What is a Help To Buy ISA?

Ideal for first-time home buyers, a help to buy ISA is very similar to a lifetime ISA, however, the funds are restricted to only purchasing a home.

When is the ISA tax-free allowance deadline in the UK?

The deadline for using your ISA allowance is April 5th 2024 – the end of the tax year. After this date, your tax-free allowance for the new financial year resets.

What would a potential stock market crash mean for my ISA?

A stock market crash can happen when the market has entered an unstable phase, and an economic disturbance causes share prices to fall suddenly and unexpectedly. With high inflation, a cost of living crisis and the Bank of England raising interest rates for the past few months, there is a possibility that a stock market crash would occur in the foreseeable future.

With fears of another stock market crash rising, keeping your money in a safe pot has never been more important – but what could this mean to your investments?

If you’ve got a cash ISA, Junior ISA or Lifetime ISA, this is good news for you – you’re not going to be affected by a stock market crash, but for those with Stocks and Shares ISA, they are going to face a period of downfall.

However, it is good to know there are ways to prepare for a stock market crash in time by taking a closer look at your investments and understanding the history of such events. The key is investing long-term. For example, the FTSE 100 has recovered impeccably after every past stock market crash (such as the ones in 2007 or most recently, 2020), helping long-term investors retrieve their hard-earned money.

Are ISA accounts halal?

Conventional ISAs that earn interest and invest in a broad range of fields are not Sharia-compliant. In fact, standard cash ISA and stocks and shares ISA accounts don’t comply with Sharia rules and therefore aren’t halal – and you won’t find these accounts at Islamic banks.

However, if this is an important topic to you, there are specialist Halal Cash ISA and Halal Stocks and Shares ISA accounts available with Islamic banks and other financial institutions

When is a stocks and shares ISA a better option than a cash ISA?

The decision to choose a stocks and shares ISA over a cash ISA depends on the answer to one key question – how long do you intend to save for? If you consider yourself a long-term investor of five years or more, it’s prudent to invest using a stocks and shares ISA.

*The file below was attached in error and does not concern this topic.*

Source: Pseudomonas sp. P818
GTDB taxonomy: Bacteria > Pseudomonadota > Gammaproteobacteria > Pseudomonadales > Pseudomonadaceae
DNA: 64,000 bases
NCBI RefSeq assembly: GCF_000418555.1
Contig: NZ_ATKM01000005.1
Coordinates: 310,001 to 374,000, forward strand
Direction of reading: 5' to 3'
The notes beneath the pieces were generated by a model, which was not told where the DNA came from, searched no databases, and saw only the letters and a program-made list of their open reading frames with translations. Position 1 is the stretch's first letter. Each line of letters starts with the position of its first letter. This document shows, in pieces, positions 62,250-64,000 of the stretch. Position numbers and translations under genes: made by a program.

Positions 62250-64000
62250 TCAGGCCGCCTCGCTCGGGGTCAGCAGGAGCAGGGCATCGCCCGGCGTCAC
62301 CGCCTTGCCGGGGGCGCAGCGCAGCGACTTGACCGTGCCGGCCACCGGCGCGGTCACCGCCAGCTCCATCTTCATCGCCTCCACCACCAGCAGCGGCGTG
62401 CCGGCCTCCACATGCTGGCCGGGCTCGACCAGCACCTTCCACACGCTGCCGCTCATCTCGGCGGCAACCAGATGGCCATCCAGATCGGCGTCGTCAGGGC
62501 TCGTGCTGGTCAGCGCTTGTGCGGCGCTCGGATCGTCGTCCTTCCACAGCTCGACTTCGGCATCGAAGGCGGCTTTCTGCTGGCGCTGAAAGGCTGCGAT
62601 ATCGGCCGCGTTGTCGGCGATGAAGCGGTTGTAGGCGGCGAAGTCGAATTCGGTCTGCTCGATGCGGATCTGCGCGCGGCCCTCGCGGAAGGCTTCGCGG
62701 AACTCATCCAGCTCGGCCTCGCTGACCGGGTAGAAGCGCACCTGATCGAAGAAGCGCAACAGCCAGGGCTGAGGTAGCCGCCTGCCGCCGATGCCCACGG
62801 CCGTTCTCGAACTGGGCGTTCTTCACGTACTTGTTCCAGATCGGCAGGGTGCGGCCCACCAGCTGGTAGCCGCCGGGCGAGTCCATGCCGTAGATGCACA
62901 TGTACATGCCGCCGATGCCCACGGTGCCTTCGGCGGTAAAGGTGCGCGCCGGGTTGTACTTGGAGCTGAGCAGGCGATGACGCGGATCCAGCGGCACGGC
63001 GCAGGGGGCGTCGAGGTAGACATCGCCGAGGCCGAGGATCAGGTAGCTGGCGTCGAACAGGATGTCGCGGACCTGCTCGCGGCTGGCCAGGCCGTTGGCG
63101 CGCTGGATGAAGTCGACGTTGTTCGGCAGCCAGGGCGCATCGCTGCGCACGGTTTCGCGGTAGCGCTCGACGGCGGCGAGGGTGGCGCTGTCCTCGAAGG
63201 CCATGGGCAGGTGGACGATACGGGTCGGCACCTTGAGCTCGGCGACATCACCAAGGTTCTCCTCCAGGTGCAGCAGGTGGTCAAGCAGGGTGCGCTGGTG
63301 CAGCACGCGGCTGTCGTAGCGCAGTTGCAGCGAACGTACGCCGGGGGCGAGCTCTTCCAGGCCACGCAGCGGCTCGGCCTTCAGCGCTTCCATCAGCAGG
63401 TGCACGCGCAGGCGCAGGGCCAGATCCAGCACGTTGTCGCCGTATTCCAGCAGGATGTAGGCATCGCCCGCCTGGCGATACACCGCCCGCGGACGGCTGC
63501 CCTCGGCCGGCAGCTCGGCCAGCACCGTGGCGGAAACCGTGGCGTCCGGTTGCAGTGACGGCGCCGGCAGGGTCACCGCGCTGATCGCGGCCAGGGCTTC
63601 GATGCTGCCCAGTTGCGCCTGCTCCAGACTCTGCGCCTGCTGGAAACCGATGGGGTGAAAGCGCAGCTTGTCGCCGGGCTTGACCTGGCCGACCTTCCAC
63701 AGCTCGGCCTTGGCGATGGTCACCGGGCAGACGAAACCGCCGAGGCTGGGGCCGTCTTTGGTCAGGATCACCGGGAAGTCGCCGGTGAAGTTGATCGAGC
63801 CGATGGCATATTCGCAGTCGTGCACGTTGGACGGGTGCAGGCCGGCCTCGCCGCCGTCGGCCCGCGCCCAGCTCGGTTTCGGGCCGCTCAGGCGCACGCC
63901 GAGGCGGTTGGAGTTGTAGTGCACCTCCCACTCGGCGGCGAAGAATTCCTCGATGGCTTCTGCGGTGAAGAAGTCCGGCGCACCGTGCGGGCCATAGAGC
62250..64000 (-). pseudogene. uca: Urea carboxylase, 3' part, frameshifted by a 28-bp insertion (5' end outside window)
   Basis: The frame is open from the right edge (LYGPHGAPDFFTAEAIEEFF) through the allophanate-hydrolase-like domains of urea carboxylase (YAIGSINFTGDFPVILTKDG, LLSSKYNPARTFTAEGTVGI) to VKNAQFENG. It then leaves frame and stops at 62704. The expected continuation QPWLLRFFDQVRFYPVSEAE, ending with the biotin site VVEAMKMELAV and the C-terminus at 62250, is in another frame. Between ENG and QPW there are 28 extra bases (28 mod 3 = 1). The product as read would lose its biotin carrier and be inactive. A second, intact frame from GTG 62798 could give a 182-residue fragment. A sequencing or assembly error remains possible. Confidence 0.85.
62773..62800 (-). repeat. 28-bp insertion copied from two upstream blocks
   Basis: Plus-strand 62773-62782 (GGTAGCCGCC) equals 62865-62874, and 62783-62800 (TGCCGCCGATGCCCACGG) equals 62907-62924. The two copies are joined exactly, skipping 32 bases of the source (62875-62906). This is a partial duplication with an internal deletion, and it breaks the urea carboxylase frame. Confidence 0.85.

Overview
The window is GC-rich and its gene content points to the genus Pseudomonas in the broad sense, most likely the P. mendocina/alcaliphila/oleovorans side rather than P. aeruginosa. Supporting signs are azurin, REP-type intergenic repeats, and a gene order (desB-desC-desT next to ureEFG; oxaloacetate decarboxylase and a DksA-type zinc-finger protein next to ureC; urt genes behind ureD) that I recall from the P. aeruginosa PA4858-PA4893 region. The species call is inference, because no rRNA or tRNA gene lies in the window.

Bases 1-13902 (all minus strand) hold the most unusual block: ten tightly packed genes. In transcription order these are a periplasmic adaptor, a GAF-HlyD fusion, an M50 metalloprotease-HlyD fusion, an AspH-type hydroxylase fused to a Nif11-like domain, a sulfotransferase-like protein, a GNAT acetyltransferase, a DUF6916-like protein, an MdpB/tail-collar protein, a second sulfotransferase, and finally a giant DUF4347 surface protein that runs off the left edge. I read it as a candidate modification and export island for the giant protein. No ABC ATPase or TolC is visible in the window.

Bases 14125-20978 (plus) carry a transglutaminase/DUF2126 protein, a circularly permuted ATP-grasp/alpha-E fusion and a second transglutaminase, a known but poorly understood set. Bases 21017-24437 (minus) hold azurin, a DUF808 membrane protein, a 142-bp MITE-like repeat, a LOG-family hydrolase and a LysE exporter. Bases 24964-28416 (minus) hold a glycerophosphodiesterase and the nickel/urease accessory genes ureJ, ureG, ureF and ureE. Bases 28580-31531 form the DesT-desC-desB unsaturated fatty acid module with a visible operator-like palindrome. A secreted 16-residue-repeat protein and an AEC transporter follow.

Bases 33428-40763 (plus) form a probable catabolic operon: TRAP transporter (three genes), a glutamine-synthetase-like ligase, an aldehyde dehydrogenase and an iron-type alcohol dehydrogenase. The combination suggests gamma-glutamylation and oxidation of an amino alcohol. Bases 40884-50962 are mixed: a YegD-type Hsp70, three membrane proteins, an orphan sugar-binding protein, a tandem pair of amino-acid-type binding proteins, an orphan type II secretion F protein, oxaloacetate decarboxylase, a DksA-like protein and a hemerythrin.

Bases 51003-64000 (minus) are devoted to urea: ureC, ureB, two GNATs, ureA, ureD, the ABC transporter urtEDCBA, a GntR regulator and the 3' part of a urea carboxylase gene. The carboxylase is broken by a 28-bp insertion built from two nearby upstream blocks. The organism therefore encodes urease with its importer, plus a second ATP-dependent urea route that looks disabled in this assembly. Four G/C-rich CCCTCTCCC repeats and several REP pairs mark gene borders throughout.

• Investing your savings rather than holding it as cash and accepting the interest is proven to yield stronger returns over time. Historically, stock markets have outpaced inflation and the subsequent interest rates of cash ISAs.Between 1926 and 2017, the S&P 500 Index reveals an annualised return of 10.22% – that’s almost a four-fold improvement on the 2.89% average inflation rate during the same period.
  • If you are genuinely saving for the long-term – such as your retirement – a stocks and shares ISA is likely to be the sensible choice if you can afford to ring-fence funds for several years.

How a Stocks and Shares ISA could help you beat inflation levels?

When inflation creeps higher than the rate of interest, the real value of cash decreases so technically it is possible to end up with less money than you put in if investing in a Cash ISA.

Placing your money in a Stocks and Shares ISA can help alleviate this. Firstly, you are avoiding being locked into any fixed interest rates. You will also be removing tax from the equation as you do not need to pay tax on any profits you make.

However, financial markets are subject to volatility, especially during times of economic crisis such as the recent pandemic. This acts as a double-edged sword. Successful investors can accumulate significant gains which would outperform other ISA types. Though the risk is equally as big as investments can fall and therefore investors could end up making a loss on their investment.